Current alternative energy technologies are not yet sufficiently well developed to replace fossil fuels. Until we are able to switch completely to renewable alternatives we will remain dependant on oil, coal and gas. Of these three, gas is the cleanest. It can also be used flexibly to meet peak load demand. In the short term, gas can also replace oil and coal, thereby reducing CO2 emissions. This is also addressed in the European Commission’s Energy Roadmap 2050.

Europe’s growing population and economic prosperity is fuelling demand at a time when the continent’s gas reserves are in decline. As a result, Europe is now becoming increasingly dependent on gas imports from countries such as Russia, as well as states in the Middle East and North Africa. Europe sees the security of its energy supplies as a major item on the agenda. By supplementing European gas reserves, gas from unconventional sources (such as shale gas) could play an important part in this regard.

Shale gas

Shale gas is natural gas that is “locked up" in shale layers in the subsurface. Research has shown that the European subsurfacel potentially contains vast reserves of shale gas. It is more difficult to extract gas from this source than from conventional fields, whose reservoirs consist of sandstone, for example. This is because shale has a much more compact structure.

The extraction of shale gas

The technique used to extract shale gas is referred to as “fracking” or fracturing. This technique involves fracturing the rock in which the gas is trapped, by pumping a water/sand mixture into the shale layer under high pressure. This can also involve the use of chemical additives, whose uses include keeping the sand suspended in the water during transport, keeping the well open, and preventing corrosion of the well. The sand is used as a proppant, to keep the newly created fractures open. Each producer decides whether or not it is necessary to add chemicals and, if so, which ones to use.

Drilling sites

In the United States, companies have been drilling for shale gas for many years now. Shale gas currently accounts for 20% of domestic gas production in the US. This requires a lot of wells. While this is not an issue in the US, Europe has much less available space (due to its higher population density) and a subsurfacel that is used extensively for other purposes. As a result, it is neither possible or desirable to drill so many wells. If the search for shale gas is successful, then it may be possible to produce shale gas in Europe. This is already happening in the United Kingdom. Shale gas exploration and production requires specialized knowledge and advanced technology. These make it possible, for example, to drill multiple wells from a single location, and target frackable layers that contain high gas volumes more effectively by understanding the shale’s heterogeneity.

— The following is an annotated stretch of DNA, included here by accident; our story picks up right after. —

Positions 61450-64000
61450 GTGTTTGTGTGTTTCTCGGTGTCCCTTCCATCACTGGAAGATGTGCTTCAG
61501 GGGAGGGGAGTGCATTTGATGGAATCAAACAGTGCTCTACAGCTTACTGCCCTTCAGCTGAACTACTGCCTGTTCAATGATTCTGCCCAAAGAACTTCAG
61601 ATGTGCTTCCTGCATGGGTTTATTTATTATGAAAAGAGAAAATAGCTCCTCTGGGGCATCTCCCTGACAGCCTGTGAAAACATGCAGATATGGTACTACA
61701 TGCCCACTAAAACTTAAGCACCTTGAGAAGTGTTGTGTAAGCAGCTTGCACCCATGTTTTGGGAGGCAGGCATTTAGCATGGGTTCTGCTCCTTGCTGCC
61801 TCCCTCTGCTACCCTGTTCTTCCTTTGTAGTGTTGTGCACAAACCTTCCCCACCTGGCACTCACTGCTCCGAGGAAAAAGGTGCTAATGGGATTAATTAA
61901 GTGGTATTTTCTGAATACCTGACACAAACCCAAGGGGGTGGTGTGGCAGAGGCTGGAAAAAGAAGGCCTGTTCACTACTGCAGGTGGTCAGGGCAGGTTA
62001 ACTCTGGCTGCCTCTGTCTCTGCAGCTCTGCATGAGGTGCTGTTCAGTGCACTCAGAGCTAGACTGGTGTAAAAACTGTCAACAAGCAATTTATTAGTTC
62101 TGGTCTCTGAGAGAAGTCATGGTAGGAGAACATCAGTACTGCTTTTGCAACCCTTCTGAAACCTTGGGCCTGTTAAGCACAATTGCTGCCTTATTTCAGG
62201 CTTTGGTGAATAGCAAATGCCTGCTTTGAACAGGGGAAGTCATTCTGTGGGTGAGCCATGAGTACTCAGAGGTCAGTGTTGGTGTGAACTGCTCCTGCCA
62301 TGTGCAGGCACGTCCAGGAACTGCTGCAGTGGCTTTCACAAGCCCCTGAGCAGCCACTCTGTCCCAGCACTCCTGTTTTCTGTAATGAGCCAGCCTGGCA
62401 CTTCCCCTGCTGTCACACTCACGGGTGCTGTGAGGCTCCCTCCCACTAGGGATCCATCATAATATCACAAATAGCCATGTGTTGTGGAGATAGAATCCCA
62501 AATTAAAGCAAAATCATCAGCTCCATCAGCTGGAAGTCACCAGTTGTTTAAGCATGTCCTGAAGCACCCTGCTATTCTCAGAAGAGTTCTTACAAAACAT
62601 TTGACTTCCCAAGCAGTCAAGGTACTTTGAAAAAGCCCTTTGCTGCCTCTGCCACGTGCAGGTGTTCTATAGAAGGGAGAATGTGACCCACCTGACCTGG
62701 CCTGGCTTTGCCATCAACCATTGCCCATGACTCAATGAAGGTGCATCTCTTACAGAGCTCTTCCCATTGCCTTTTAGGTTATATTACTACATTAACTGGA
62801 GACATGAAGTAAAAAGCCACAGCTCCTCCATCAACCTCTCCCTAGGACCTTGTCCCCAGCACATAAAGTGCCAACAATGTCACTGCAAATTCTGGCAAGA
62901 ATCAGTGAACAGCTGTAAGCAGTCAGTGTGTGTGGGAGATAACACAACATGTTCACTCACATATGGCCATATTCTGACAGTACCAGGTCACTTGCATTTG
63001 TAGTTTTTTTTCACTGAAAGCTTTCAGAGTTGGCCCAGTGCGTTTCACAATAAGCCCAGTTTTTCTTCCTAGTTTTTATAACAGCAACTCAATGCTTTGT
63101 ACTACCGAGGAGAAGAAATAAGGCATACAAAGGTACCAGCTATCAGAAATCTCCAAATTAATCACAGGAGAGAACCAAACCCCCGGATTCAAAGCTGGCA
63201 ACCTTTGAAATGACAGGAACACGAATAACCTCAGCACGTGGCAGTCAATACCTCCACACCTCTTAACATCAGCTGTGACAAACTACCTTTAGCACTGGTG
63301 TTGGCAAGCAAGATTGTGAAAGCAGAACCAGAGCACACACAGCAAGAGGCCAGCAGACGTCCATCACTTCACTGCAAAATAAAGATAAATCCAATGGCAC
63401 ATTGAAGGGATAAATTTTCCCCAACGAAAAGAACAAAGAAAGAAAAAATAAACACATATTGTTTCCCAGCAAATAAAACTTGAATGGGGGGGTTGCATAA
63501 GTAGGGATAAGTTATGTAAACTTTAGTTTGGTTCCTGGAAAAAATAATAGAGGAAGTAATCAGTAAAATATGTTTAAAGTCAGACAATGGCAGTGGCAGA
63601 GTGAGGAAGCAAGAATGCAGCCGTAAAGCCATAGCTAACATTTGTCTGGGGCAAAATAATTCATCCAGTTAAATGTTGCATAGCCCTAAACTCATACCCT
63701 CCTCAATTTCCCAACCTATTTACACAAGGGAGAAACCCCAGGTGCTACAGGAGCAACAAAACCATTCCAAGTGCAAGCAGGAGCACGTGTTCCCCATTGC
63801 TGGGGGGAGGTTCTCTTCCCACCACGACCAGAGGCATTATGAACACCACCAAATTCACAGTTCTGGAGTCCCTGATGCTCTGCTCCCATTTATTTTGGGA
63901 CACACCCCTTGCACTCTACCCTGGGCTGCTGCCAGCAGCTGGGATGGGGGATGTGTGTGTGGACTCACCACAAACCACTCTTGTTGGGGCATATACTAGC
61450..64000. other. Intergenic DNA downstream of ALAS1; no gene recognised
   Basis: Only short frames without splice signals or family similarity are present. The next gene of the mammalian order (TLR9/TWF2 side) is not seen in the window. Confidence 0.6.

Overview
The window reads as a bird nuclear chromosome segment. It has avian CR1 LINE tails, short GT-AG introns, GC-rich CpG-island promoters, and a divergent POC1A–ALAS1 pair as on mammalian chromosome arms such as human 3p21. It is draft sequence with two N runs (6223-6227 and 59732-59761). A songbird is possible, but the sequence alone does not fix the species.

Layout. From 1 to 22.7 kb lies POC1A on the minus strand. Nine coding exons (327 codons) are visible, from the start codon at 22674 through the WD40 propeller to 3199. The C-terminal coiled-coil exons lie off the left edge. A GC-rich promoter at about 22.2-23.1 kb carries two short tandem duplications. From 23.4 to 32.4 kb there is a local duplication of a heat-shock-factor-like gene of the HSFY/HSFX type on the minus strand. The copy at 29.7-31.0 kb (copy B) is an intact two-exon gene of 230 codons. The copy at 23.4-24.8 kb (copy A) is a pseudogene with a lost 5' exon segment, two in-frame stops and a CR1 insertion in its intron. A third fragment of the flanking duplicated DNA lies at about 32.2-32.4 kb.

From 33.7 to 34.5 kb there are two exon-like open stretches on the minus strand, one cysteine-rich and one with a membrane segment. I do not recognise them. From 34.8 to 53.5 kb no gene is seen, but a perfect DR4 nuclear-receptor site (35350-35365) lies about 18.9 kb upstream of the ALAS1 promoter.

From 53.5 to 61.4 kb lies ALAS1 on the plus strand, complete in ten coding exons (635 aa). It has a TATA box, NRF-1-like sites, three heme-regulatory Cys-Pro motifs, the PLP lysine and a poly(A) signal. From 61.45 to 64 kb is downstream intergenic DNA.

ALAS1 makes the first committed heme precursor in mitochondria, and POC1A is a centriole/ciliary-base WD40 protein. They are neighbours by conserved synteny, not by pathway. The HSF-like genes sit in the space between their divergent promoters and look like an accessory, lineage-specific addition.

TNO's role

TNO is committed to achieving a robust transition to renewable energy supplies. Accordingly, TNO is investing in environmentally friendly alternatives, while working to achieve the most efficient and cleanest possible use of fossil fuels in the transition to renewable solutions. TNO is using its extensive knowledge of the Dutch subsurface to investigate potential shale gas reserves. We are also searching for methods and technologies that could be important in the production of shale gas. These include minimizing the space used, techniques for simulating, monitoring and controlling the newly opened fractures in the subsurface, alternative fracking methods, monitoring well integrity, and responsible treatment of production water.


Dr. ir. René Peters

  • Gas
  • LNG
  • Transition
  • Offshore Energy

ECN part of TNO

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